Treatment of periprosthetic femoral fractures associated with THA requires the following equipment:
Cerclage cables (monofilament or multifilament)
Plates and screws
Femoral component extraction tools
High-speed drill and burs
C-arm fluoroscopy or portable radiograph machine
Radiolucent operating table
Fracture reduction instruments
Femoral or tibial strut allografts
Revision femoral components (e.g., cylindrical, tapered, fluted, modular components; proximal femoral replacement) and proximal femoral allograft
Tools for cement extraction (e.g., hooks, drills, taps, ultrasound cement removal device, light source)
Before surgery, complete radiographs of the pelvis, hip, and femur should be obtained. The surgeon uses the radiographs for preoperative templating and to assess the fracture pattern and location, femoral deformities and remodeling, integrity of the remaining host bone, and length of the remaining isthmus.
For revision THA, we prefer a posterior approach to the hip. The surgical incision should be sufficient to allow adequate exposure. For access to the distal aspect of the proximal metaphysis and diaphysis, the gluteus maximus tendon should be identified, tagged, and released. The vastus lateralis and intermedius can be elevated anteriorly off the linea aspera with a Bennett, cobra, or Hohmann retractor. Excessive soft tissue stripping should be avoided, especially around the fracture to prevent devascularization, which can lead to nonunion of the fracture.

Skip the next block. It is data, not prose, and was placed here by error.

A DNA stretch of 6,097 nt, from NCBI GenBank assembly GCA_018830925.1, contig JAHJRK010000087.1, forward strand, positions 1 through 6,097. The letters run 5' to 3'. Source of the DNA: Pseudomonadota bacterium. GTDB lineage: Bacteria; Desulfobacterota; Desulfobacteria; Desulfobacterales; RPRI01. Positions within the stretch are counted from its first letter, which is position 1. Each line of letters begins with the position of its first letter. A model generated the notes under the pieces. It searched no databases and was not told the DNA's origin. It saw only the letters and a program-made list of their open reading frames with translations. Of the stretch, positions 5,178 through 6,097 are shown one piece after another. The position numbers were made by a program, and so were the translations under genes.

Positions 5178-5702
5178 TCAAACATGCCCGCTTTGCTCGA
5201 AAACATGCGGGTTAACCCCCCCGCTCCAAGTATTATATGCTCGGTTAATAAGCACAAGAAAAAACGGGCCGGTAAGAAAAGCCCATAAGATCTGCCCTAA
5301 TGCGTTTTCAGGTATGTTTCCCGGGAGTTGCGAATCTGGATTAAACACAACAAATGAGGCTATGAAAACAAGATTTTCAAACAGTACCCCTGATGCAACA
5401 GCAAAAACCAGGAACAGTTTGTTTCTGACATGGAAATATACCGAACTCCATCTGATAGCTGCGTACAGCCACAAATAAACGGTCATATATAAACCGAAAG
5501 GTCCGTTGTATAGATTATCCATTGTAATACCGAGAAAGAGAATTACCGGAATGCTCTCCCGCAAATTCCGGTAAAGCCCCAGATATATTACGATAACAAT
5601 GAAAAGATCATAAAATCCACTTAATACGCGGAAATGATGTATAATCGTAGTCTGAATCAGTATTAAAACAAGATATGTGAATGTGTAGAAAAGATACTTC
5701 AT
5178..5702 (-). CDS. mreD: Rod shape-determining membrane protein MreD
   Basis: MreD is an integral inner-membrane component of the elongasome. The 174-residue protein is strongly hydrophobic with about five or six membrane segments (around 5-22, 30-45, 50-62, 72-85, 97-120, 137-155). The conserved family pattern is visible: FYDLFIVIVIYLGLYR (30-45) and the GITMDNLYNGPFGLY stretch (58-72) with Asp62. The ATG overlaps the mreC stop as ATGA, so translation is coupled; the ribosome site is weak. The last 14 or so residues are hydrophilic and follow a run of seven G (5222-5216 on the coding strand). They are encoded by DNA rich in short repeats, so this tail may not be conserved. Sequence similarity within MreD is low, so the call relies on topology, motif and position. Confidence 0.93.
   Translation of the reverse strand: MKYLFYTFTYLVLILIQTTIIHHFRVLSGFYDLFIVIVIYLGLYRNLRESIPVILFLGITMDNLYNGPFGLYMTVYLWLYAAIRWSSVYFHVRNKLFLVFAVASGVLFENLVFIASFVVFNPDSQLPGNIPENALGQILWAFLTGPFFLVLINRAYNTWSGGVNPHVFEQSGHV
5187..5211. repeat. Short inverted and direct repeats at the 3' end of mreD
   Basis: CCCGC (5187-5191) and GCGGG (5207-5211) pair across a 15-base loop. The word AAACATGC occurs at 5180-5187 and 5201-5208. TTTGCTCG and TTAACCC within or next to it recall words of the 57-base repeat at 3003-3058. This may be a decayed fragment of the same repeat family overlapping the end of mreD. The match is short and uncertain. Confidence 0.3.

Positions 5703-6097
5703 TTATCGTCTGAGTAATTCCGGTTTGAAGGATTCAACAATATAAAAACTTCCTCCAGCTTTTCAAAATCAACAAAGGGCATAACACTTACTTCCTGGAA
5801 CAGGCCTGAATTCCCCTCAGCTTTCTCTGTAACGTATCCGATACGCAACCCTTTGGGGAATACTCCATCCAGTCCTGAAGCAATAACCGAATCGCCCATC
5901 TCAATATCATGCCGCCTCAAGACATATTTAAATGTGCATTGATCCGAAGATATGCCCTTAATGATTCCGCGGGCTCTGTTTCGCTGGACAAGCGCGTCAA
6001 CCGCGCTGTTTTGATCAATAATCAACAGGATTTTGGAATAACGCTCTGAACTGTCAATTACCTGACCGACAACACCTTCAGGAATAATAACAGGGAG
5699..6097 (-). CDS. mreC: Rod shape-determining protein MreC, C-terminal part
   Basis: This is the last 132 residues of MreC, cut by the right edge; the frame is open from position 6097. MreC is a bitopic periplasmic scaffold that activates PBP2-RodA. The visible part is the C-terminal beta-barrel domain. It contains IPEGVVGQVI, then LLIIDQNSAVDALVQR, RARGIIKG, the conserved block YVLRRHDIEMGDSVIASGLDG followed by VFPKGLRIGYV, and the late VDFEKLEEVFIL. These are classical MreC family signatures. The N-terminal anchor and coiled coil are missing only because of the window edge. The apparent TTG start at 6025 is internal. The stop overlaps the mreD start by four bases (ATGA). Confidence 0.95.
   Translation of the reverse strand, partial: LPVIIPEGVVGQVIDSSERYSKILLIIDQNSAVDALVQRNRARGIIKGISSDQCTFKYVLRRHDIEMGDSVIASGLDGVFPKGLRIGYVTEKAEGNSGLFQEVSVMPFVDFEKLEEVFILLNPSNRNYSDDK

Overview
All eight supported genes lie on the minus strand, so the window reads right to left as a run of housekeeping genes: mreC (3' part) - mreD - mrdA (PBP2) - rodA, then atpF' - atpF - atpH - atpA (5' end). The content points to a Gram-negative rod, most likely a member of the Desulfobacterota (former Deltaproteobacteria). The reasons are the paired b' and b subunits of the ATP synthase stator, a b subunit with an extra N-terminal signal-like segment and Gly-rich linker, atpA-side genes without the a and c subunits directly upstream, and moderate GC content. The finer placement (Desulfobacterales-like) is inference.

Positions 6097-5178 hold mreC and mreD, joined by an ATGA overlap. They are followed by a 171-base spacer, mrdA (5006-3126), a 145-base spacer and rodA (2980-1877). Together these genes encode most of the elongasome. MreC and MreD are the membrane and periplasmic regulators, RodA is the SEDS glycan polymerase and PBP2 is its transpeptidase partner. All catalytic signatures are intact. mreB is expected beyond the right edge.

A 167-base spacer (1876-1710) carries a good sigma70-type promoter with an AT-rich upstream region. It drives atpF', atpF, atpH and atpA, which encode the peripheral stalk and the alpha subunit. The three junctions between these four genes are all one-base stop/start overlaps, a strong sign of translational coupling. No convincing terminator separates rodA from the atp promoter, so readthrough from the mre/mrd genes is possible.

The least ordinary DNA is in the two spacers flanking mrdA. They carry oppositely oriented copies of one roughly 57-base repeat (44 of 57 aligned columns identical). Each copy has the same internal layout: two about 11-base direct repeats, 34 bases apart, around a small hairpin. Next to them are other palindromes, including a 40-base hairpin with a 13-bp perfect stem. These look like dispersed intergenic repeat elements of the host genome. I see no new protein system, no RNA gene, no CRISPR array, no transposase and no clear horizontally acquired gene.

An extended trochanteric osteotomy (ETO) may be performed to improve exposure and to facilitate component removal and insertion ( Fig. 71.7 ). After a posterior exposure, the vastus lateralis muscle is elevated to define the extent of the fracture ( Fig. 71.8 ). A Hohmann retractor can be placed to retract the musculature anteriorly ( Fig. 71.9 ). The ETO should be created from the greater trochanter down to the level of the fracture with the use of an oscillating saw and osteotomes ( Figs. 71.10 to 71.12 ). Care should be taken to respect the soft tissue attachments to the osteotomized fragment, which is retracted anteriorly. After femoral reconstruction, the medial and lateral fragments can be draped around the prosthesis and secured with cerclage cables or wires ( Fig. 71.13 ).